If jangling indie pop rock is your bag then this is for
you. If toned down, lo-fi sub americana recorded in bedrooms, basements and
garages hits your spot, then open up your ears and sway your way around the
living room to the sounds of Boston's finest guitar slinging C-86-ers to be
named after a sushi dish. Shumai are a four piece culled from members of
Prickly, Love Child, The Cignal and Dukakis and they set the indie pop standard
in a city more often cited as the home of the Pixies, the Red Sox and Cheers.
This full length album is a collation of two previously
available E.P's (Combo with Five Delights, and Leisure Champs), yet it reads
surprisingly well as an album in its own right. The female fronted quartet have
a distinct if not unique sound. It's Tallulah Gosh, it's Heavenly, it's The
Wedding Present, it's The Field Mice. It's all those bands and more, indeed,
'The Lonely Passion of Joey Heatherton' lifts lines directly from the mightily
eloquent, yet sadly limited back catalogue of country rock hero Gram Parsons in
more ways than one.
The whole feel of this record is basic, simple yet
irresistible melodies and hooks lie over fuzzy, scuzzy layers of guitars. It
seems to suggest innocence, a naivety that was once espoused by a few in
Bristol, and not many more elsewhere. The tracks are simply crafted into
delicate, flowing, upbeat songs of love and life and then given the most
ridiculous titles. Titles that barely illustrate much of a connection with the
fundamental theme of the songs, but surely it's not the title that's important,
it's the song that counts; and these songs do just that.
Opening the record is 'Are You Jeff Corwin Experienced?', a
guitar and keyboard lead ode to the American television king of animal
interaction, think Johnny Morris, think Terry Nutkins, but make him an all
American hunk, with slick hair and great teeth you're getting there. The female
vocals draw obvious comparisons to any of Amelia Fletchers incarnations, and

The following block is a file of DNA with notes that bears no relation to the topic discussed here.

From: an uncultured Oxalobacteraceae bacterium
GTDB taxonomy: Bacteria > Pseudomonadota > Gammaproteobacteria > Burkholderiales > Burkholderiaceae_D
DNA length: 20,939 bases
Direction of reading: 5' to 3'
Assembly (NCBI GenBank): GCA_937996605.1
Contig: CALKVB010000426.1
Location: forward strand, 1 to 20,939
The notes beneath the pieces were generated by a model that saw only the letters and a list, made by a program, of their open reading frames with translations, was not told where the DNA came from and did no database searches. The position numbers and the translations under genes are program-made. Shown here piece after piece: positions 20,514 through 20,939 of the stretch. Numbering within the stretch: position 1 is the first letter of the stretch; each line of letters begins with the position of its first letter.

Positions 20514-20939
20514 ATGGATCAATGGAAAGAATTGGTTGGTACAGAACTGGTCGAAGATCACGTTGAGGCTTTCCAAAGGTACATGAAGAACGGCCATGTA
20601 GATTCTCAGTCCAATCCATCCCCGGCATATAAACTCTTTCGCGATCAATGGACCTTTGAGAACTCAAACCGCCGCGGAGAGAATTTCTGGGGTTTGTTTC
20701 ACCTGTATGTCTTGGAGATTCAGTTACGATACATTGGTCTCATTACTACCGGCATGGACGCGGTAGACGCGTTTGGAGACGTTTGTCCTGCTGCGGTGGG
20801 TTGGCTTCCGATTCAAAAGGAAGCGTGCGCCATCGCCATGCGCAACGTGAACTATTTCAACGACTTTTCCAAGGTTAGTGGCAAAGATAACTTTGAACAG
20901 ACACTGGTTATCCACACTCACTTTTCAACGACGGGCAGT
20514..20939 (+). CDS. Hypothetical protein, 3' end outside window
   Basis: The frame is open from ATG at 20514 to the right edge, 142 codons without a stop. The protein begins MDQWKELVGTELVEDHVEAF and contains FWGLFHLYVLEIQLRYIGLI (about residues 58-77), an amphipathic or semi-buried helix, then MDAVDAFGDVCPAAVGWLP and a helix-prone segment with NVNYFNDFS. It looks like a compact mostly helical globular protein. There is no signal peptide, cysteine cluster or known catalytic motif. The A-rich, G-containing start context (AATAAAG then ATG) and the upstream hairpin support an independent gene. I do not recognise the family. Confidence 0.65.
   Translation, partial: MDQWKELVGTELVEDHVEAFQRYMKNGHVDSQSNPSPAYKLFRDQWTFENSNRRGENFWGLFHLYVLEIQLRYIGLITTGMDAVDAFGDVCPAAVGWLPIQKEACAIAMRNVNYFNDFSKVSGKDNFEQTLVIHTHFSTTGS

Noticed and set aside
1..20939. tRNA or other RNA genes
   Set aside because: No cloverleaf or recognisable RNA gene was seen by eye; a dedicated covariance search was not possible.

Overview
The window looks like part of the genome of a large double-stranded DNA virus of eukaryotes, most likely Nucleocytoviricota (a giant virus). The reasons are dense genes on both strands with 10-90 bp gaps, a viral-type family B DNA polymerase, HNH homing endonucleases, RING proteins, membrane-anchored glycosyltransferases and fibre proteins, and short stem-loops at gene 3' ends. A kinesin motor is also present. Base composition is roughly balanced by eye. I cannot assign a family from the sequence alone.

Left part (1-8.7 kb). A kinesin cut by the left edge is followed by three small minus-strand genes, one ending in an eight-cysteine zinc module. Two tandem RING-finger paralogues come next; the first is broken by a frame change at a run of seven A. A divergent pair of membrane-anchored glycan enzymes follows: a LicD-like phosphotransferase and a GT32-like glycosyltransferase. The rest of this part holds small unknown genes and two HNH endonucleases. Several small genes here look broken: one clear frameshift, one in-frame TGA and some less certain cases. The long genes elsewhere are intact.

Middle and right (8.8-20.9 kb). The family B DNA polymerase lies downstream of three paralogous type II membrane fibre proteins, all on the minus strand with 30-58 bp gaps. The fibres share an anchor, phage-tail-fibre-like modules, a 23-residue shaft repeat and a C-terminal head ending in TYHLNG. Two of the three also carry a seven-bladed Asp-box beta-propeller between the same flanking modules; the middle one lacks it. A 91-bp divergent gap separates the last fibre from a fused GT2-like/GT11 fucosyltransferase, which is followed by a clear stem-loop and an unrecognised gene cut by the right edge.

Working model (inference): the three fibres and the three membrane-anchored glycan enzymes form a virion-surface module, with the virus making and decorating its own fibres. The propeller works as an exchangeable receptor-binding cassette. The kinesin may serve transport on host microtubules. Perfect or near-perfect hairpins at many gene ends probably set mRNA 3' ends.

that is in itself no bad thing, as everything the girl touches turns into pop.
The aforementioned 'Lonely Passion...' follows with it's
country pop feel and then into 'Prescription Sleep', opening with overdriven
guitar punches and keyboard walls, a male versus female vocal duet that cuts
swathes through the noise, it's distinctly under produced, purposely and as a
consequence fits the set perfectly. 'Tijuana Picnic' is next up, bringing us to
the halfway mark far too soon. This is pure Sarah, if I close my eyes I'm
opening my post in 1986 to find a paper sleeve wrapped around a treasured seven
inch piece of vinyl. It's the sound of a band making its first, frightened steps
into the world of serious writing and recording, it's almost as though they know
deep down that what they are doing is great, but whether through a lack of self
confidence, or as an underlying trait there is an element of nervousness about
the song. They need not worry, it comes out perfectly.
Whilst Gram had his '$1000 Wedding', Shumai have their '$18
Rubber Pants' - yeah, that's pants, not plants. With enough 'La, La, La's' to
fill a French novel the track careers headlong through another guitar and
keyboard battle, well, not so much battle, and not even a fist fight, more of an
altercation, a slight disagreement, a mild tussle. 'Birds and Bees' is upbeat
musically, with the vocals buried and tinged with slight distortion. The lyrics
are structured in a story-telling way, reminiscent of R.E.M.'s 'Belong'; it's
not so much of a sing-along as a conversation.
'Dog Lipstick' and 'Soulmate of the Ice Cream Girl' close
the album, and keep the tempo up. There is a sunshine feel to the former which
suggests a more west-coasty, beach boys feel than that of cold Bostonian
winters. Maybe it's escapism, maybe it's emulation, maybe it's just a great pop
The whole feel of the record is that of a D.I.Y. pop
adventure, of sunny days, of optimism and hope. Not so much of confidence, but
definitely of self belief.
I'd say get it, it'll make the long winter nights seem like summer, it'll
make them much more bearable.
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